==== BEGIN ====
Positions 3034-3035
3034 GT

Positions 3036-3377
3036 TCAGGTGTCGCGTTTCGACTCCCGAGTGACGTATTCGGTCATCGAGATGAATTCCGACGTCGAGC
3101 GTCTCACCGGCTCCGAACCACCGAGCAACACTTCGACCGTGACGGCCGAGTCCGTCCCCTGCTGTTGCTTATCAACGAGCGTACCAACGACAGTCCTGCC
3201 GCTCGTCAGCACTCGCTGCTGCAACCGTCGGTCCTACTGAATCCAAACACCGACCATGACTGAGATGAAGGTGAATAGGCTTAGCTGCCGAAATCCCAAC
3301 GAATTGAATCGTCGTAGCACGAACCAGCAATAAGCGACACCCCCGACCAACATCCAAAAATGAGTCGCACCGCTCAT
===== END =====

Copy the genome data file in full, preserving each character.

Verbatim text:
Positions 3034-3035
3034 GT

Positions 3036-3377
3036 TCAGGTGTCGCGTTTCGACTCCCGAGTGACGTATTCGGTCATCGAGATGAATTCCGACGTCGAGC
3101 GTCTCACCGGCTCCGAACCACCGAGCAACACTTCGACCGTGACGGCCGAGTCCGTCCCCTGCTGTTGCTTATCAACGAGCGTACCAACGACAGTCCTGCC
3201 GCTCGTCAGCACTCGCTGCTGCAACCGTCGGTCCTACTGAATCCAAACACCGACCATGACTGAGATGAAGGTGAATAGGCTTAGCTGCCGAAATCCCAAC
3301 GAATTGAATCGTCGTAGCACGAACCAGCAATAAGCGACACCCCCGACCAACATCCAAAAATGAGTCGCACCGCTCAT